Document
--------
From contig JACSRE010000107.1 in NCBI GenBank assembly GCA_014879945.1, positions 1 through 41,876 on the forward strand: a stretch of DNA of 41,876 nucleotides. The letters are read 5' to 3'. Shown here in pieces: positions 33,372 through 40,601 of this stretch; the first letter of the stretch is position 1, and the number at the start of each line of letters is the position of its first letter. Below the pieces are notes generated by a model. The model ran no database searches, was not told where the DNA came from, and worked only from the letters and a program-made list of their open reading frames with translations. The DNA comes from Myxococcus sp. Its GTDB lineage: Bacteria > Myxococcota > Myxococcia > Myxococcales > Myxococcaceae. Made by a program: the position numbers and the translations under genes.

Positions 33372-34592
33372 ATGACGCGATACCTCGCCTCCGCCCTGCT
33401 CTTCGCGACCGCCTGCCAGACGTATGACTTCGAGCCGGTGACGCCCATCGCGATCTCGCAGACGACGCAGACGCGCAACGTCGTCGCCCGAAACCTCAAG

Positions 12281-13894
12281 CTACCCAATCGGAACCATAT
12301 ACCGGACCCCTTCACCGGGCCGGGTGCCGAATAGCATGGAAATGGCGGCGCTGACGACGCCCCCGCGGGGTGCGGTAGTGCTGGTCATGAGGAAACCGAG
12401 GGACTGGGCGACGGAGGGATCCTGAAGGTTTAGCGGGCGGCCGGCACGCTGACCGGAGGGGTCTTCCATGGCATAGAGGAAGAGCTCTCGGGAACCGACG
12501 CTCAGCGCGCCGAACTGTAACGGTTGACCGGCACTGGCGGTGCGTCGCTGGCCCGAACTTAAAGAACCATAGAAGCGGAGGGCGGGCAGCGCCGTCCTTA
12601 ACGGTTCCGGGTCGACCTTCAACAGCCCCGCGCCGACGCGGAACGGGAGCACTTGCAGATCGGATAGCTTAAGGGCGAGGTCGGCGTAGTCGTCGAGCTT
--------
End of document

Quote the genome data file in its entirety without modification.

From contig JACSRE010000107.1 in NCBI GenBank assembly GCA_014879945.1, positions 1 through 41,876 on the forward strand: a stretch of DNA of 41,876 nucleotides. The letters are read 5' to 3'. Shown here in pieces: positions 33,372 through 40,601 of this stretch; the first letter of the stretch is position 1, and the number at the start of each line of letters is the position of its first letter. Below the pieces are notes generated by a model. The model ran no database searches, was not told where the DNA came from, and worked only from the letters and a program-made list of their open reading frames with translations. The DNA comes from Myxococcus sp. Its GTDB lineage: Bacteria > Myxococcota > Myxococcia > Myxococcales > Myxococcaceae. Made by a program: the position numbers and the translations under genes.

Positions 33372-34592
33372 ATGACGCGATACCTCGCCTCCGCCCTGCT
33401 CTTCGCGACCGCCTGCCAGACGTATGACTTCGAGCCGGTGACGCCCATCGCGATCTCGCAGACGACGCAGACGCGCAACGTCGTCGCCCGAAACCTCAAG

Positions 12281-13894
12281 CTACCCAATCGGAACCATAT
12301 ACCGGACCCCTTCACCGGGCCGGGTGCCGAATAGCATGGAAATGGCGGCGCTGACGACGCCCCCGCGGGGTGCGGTAGTGCTGGTCATGAGGAAACCGAG
12401 GGACTGGGCGACGGAGGGATCCTGAAGGTTTAGCGGGCGGCCGGCACGCTGACCGGAGGGGTCTTCCATGGCATAGAGGAAGAGCTCTCGGGAACCGACG
12501 CTCAGCGCGCCGAACTGTAACGGTTGACCGGCACTGGCGGTGCGTCGCTGGCCCGAACTTAAAGAACCATAGAAGCGGAGGGCGGGCAGCGCCGTCCTTA
12601 ACGGTTCCGGGTCGACCTTCAACAGCCCCGCGCCGACGCGGAACGGGAGCACTTGCAGATCGGATAGCTTAAGGGCGAGGTCGGCGTAGTCGTCGAGCTT